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Imagine a Toronto with flourishing natural habitats and an urban environment made safe for a great diversity of wildlife species. Envision a city whose residents treasure their daily encounters with the remarkable and inspiring world of nature, and the variety of plants and animals who share this world with us.

4700 Bathurst St. is less than 100 m away from Carscadden Greenbelt. A narrow and quiet Carscadden St, with a dozen of semidetached houses and their backyards serves as a natural transition to the Greenbelt ravine. The proposed condo development, if approved will endanger and harm this very fragile, but very important local ecosystem. The environmental impacts would be irreversible.

Importance of Corridors (including Backyards):

Habitat loss and fragmentation is largely caused by urban and agricultural development. After development, the remaining greenspaces are often the only local natural habitat left. Wildlife corridors are green spaces that allow wildlife to travel from one area to another. These corridors must be preserved because they are essential for the survival of wildlife populations as they provide direct habitat and genetic exchange. Corridors play a very important role in the successful breeding of wild mammals. They allow mammals to move to new areas to seek prospective mates and allow young to successfully disperse to spread their genes elsewhere. In urban areas, corridors are the only appropriate means that wild mammals have to leave and establish their own home and territory. Corridors in Toronto include the Humber and Don River ravines. There are many parklands along these rivers and these spaces provide appropriate wildlife habitats that are connected. Other critical wildlife corridors in the city are utility corridors, like hydro rights-of-way, and even our own backyards. These spaces are much more important than many of us realize because of the essential role they play in the viability of Toronto’s ecosystems. The greater the number of corridors and green spaces within Toronto, and the better connected these areas are to one another, the more healthy our wildlife and plant communities are and consequently so too is the overall biodiversity. Biodiversity affords Torontonians a high quality of life and a healthy economy. Corridors and green spaces provide increased opportunities for human relaxation, education, and wildlife viewing. They also help control or mitigate pollution, temperature, climate and noise. It is difficult to imagine a life in the city where biodiversity continues to decrease; where there is more concrete, more smog and pollution, less green space in which to live, and decreased animal populations. Protecting and restoring green spaces and corridors is absolutely necessary to maintain and improve our quality of life.

Importance of Ravines and Backyards:

Ravines act as green corridors in an otherwise hostile urban landscape and provide important habitat for both migrating and resident mammals and birds. In the spring and fall, migrating birds move through city ravines in huge numbers on their long journeys, foraging and finding shelter. Locally bred birds, recently fledged and independent youngsters that were raised in green spaces across the city, depend on the connectivity of ravines to provide safe access to migration gathering areas on the lakeshore. In addition, these corridors are the routes that allow resident birds to disperse across the landscape, helping to ensure genetic health through increased breeding opportunities. City green spaces are usually isolated fragments of natural habitat or “natural islands” in an urban environment, which often means that birds cannot safely move between green spaces. In this respect, even small residential backyards provide important habitat for birds to spread throughout the city.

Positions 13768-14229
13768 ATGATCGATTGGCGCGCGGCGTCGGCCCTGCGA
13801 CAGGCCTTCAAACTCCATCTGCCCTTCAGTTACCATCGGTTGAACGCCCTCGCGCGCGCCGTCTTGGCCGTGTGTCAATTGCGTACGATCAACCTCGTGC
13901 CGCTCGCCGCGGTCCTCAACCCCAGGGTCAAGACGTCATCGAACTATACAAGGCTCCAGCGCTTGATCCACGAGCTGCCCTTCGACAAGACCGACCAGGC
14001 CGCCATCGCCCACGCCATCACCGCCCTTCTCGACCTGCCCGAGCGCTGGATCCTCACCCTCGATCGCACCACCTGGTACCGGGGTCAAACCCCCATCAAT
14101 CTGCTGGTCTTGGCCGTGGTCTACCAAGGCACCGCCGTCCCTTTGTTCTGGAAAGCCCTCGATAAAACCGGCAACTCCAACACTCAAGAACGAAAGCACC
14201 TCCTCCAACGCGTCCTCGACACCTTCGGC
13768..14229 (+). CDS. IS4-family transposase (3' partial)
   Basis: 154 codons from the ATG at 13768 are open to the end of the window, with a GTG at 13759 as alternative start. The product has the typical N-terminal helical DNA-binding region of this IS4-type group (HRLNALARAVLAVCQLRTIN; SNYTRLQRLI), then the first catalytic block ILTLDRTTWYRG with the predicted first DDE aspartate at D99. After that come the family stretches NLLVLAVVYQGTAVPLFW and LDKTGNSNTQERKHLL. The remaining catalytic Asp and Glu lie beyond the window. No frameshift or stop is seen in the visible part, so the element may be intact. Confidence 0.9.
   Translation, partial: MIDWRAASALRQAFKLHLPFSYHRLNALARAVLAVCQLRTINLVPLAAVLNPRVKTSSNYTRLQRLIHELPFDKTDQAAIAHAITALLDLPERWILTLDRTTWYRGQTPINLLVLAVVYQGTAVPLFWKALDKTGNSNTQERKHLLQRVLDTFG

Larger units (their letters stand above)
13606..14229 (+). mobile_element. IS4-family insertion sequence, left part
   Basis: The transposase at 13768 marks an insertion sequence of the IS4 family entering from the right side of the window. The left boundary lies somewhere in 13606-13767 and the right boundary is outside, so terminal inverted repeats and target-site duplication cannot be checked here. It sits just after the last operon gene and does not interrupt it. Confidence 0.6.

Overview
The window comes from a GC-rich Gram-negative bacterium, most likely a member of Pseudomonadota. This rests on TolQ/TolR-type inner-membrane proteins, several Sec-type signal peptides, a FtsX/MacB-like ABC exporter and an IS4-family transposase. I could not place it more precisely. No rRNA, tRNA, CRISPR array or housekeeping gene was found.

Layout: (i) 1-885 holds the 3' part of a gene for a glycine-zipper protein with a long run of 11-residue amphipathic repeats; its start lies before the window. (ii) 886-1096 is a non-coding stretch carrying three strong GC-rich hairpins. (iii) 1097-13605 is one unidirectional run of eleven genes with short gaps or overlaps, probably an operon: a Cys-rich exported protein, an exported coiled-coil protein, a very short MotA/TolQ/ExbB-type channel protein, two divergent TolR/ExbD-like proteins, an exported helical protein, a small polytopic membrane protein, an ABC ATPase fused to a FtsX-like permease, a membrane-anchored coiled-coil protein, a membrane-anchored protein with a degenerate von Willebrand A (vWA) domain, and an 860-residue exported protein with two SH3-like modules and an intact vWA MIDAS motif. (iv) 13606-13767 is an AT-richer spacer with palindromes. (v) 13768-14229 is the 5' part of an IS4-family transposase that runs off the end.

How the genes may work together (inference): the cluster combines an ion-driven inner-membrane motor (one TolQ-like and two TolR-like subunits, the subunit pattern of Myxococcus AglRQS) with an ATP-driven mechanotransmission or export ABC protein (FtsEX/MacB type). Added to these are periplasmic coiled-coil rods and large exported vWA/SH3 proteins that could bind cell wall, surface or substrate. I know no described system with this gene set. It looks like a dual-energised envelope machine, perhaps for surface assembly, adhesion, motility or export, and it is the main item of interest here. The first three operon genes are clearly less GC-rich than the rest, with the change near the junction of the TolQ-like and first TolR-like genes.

Birds are essential to a healthy ecology; they consume billions of insects daily, pollinate plants, and disperse seeds. Collisions with human made structures are the second biggest (after habitat loss)  threat to bird populations in North America. Hundreds of millions of birds die each year because they fly into buildings, vehicles, communication towers, power lines and wind turbines. The design and location of buildings and other structures plays a huge role in how lethal they are to birds.

According to the Fatal Light Awareness Program https://flap.org, at least 64 of 162 species of birds found killed by collisions with Toronto buildings are threatened. An estimated 1 to 10 birds die per building, per year. The City of Toronto has over 950,000 registered buildings that could potentially kill over 9 million birds each year.


Species observed (and photographed) along the tree line:
Northern Cardinal, American Robin, American Goldfinch, Common Nighthawk, Blue Jay, Downy Woodpecker, American Tree Sparrow, House Finch, Hummingbird, Pigeon, Yellow Warbler, American Crow, Common Raven, Monarch, Eastern Comma, American Lady, Morning Cloak, Eastern Tiger Swallowtail, Virginia Opossum, Groundhog, Red fox, European Hare, Striped Skunk, Eastern Chipmunk, Eastern grey squirrel, Grey Squirrel (black morph), Milksnake, Virginia Carpenter Bee, Raccoon and many others…


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